Freud says that his case-histories in the Studies ‘read like novellas’ but that they have the advantage over psychiatric case-histories that they show the relation between ‘Leidensgeschichte’ (‘existential suffering history’, ‘passion narrative’) and ‘illness-symptoms’. The ‘Katharina …’ case study does indeed read like a novella, or even a Sherlock Holmes story; but does it justify Freud’s claim? Was she ‘nervously ill’, as he says she said? Was hers a case of ‘hysteria’, as he diagnoses? Or was she really a ‘schizophrenic’, as psychiatrists such as Goshen have insisted? Was this ‘less an analysed case than one solved by guessing’, as Freud grants? Was it a ‘wild analysis’, as Anna Freud called it? Was his ‘guessing’ correct? Was Freud’s chronology of the case seriously wrong, thereby throwing into doubt his theory of the ‘aetiology’ of ‘hysteria’, as Swales has argued? Did her conversation with Freud help ‘this girl so early wounded in her sexual sensibility’, as he hoped? And, as regards her later life, did ‘Katharina’ and her husband get divorced, as Fichtner and Hirschmüller assert?  

To try to answer these questions, Anthony Stadlen has researched the case historically in Austria, Hungary, Romania, and Canada. In this seminar he will report some of his still unpublished findings, for example from interviews with a daughter; a daughter-in-law; and a half-brother and half-sister of ‘Katharina’, her father’s children by her cousin ‘Franziska’ with whom she discovered him having sexual intercourse.

Whether you are a psychoanalyst, an existential psychotherapist, or a family therapist, or are simply intrigued by this short case study, you are welcome to contribute to the discussion of its possible historical revaluation and implications for psychotherapy today.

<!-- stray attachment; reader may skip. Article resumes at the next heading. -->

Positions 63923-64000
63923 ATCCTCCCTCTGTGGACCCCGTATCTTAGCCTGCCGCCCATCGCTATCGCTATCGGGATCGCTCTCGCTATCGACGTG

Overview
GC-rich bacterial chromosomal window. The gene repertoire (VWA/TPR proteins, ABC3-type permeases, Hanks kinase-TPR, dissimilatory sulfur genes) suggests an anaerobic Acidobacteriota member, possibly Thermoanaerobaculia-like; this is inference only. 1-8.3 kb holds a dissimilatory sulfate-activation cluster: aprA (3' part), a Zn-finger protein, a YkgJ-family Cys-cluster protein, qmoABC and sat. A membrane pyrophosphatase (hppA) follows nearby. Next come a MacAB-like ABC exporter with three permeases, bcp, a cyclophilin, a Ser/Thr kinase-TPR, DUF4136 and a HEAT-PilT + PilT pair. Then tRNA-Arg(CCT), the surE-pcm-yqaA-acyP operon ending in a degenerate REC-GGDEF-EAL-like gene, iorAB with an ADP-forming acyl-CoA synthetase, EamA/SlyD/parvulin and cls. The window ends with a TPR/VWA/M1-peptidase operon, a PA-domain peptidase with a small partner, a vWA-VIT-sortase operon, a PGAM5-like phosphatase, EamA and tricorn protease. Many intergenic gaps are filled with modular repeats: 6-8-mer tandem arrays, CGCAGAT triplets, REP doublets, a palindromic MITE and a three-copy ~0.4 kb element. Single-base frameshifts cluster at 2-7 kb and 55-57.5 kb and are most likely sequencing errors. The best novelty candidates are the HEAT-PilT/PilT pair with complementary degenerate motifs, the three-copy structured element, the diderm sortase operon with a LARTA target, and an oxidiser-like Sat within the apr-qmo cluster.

Venue:  ‘Oakleigh’, 2A Alexandra Avenue, London N22 7XE

Cost: Psychotherapy trainees £116, others £145, some bursaries; coffee, tea, biscuits, mineral water included; payable in advance; no refunds or transfers unless seminar cancelled

Apply to: Anthony Stadlen, ‘Oakleigh’, 2A Alexandra Avenue, London N22 7XE
Tel: +44 (0) 20 8888 6857 E-mail: stadlen@aol.com

For further information on seminars, visit: http://anthonystadlen.blogspot.com/

The Inner Circle Seminars were founded by Anthony Stadlen in 1996 as an ethical, existential, phenomenological search for truth in psychotherapy. They have been kindly described by Thomas Szasz as ‘Institute for Advanced Studies in the Moral Foundations of Human Decency and Helpfulness’. But they are independent of all institutes, schools and colleges.

Existential Pioneers. 14. Jean-Paul Sartre. Being and Nothingness, 70 years on. Inner Circle Seminar 192 (16 June 2013)



Jean-Paul Sartre

 Existential Pioneers
14. Jean-Paul Sartre
(21 June 1905 15 April 1980)
Being and Nothingness
70 years on – a reappraisal

Anthony Stadlen
conducts
Inner Circle Seminar No. 192
16 June 2013
10 a.m. to 5 p.m.

Jean-Paul Sartre’s book Being and Nothingness: An Essay on Phenomenological Ontology was published in June 1943 during the Nazi occupation of Paris. It is the primary treatise of ‘existentialism’: indeed, in effect the only one, as Sartre was virtually the only philosopher to accept this label. Yet very few ‘existential psychotherapists’ dare take seriously Sartre’s radical insistence on utter personal responsibility.

Moreover, many of them suppose that ‘existential’ thinking is not concerned with ‘the past’. But, in the book’s crucial section, Existential Psychoanalysis, Sartre criticises Freud for not being interested enough in childhood. Sartre demands that each so-called ‘psychotherapy’ shall be a piece of original, unrepeatable research to reveal the unique ‘original project’ by which the person defines himself in response to his unique familial and social situation.